posted by butterstick at 12:07 PM on March 4, 2009 [3 favorites]


nobody actually knew why the market did what it did

The Mandarins in the financial sector have long benefitted from the innumeracy of the general populace. Even though America should--after the S&L debacle, after Enron, WorldCom, Tyco and the dot com bust--have know better, the giant speculative and Wall Street-driven bubble we are now watching implode seems to have taken many by surprise.
posted by ornate insect at 12:08 PM on March 4, 2009


It sounds like what we need is some robots. Robots will solve this crisis!
posted by TwelveTwo at 12:11 PM on March 4, 2009


All you can do in a recession is spend your way out of it
Is that just circular reasoning? The gov borrows money to "spend" and then of course tax...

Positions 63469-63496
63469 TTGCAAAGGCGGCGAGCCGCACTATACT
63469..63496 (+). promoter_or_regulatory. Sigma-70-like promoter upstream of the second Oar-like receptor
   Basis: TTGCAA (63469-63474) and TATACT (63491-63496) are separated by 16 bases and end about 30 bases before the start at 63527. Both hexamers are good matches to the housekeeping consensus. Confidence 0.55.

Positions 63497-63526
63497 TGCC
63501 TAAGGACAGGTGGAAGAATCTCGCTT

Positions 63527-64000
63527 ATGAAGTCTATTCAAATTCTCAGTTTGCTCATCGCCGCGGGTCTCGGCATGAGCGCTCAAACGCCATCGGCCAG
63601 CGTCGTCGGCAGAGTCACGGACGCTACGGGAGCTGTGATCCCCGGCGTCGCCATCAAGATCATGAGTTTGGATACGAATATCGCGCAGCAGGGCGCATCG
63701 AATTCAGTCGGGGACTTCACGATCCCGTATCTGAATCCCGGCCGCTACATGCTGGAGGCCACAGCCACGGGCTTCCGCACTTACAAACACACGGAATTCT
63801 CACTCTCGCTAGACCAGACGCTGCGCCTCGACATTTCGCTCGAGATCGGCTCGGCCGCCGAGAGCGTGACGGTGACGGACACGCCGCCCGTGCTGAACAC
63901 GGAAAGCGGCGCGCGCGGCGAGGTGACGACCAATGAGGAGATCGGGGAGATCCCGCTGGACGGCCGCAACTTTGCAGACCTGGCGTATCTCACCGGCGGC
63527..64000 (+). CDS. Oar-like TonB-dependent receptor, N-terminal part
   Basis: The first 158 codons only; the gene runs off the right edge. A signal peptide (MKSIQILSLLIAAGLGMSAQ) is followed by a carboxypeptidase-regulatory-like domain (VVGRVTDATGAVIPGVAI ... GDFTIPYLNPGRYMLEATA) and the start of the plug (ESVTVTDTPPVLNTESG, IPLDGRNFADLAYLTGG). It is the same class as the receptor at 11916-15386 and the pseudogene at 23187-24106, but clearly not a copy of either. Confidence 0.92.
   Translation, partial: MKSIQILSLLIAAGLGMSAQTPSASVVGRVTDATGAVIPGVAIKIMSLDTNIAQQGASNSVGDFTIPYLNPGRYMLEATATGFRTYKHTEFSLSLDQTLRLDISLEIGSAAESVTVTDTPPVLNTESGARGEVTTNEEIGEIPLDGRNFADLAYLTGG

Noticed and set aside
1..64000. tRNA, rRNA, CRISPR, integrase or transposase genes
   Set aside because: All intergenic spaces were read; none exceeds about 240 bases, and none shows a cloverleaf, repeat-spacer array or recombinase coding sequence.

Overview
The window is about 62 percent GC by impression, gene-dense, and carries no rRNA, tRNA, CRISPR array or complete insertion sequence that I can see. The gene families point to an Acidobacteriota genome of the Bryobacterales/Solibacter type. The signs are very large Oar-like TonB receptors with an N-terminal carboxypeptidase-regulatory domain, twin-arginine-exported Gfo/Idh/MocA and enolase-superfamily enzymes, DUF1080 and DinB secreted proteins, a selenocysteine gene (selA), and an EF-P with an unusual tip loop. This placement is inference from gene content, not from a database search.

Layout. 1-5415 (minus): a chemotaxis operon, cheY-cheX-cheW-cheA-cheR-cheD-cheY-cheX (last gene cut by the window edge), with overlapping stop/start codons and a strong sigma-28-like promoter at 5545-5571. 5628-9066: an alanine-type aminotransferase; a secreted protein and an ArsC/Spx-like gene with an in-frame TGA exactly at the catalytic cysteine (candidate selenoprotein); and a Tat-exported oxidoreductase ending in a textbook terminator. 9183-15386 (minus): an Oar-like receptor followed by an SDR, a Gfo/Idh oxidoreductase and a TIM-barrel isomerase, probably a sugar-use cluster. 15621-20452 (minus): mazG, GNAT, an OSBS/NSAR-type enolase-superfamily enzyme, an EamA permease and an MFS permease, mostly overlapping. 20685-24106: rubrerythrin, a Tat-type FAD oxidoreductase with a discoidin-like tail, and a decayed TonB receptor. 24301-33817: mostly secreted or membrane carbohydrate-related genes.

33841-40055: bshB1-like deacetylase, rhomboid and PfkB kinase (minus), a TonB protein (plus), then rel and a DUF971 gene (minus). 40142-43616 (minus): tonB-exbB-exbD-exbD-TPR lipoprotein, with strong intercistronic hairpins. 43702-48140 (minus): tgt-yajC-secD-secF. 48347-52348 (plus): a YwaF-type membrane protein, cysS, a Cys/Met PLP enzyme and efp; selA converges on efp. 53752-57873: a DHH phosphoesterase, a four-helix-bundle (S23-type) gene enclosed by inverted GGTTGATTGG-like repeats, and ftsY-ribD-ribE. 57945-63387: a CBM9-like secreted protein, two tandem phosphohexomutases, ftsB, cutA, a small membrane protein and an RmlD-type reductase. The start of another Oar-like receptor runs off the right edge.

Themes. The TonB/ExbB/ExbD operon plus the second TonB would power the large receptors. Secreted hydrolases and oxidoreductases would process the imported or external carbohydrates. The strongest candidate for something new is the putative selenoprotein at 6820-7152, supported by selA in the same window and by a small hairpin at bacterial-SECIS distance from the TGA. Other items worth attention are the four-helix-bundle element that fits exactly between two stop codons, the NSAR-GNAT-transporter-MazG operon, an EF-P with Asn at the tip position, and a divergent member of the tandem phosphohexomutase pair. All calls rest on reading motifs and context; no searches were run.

What about producing your way out? The 90's gave us a tech boom that created jobs in turn creating tax revenues.
Seems to me we need a new sector to come on the scene and do something similar. Green energy has promise but I don't think it can do it alone.
Asking the government to "fix" things is like asking your mother in law to move in. So far we have seen Bush and Obama throw money at this crisis with limited effect. Maybe it needs more time to sink in?


What do you think "production" is???
PRODUCTION = SPENDING

God I'm tired of the pop economists on Metafilter. Opinions and assholes...
posted by jckll at 12:18 PM on March 4, 2009 [1 favorite]


I somehow doubt that a few wasteful defense contracts are going to make a dent in the trillions we've promised over the last 4 months. I don't think the DoD is nearly THAT large.

In 2001 Rumsfeld testified that the DoD wasn't sure what happened to $2.3 trillion.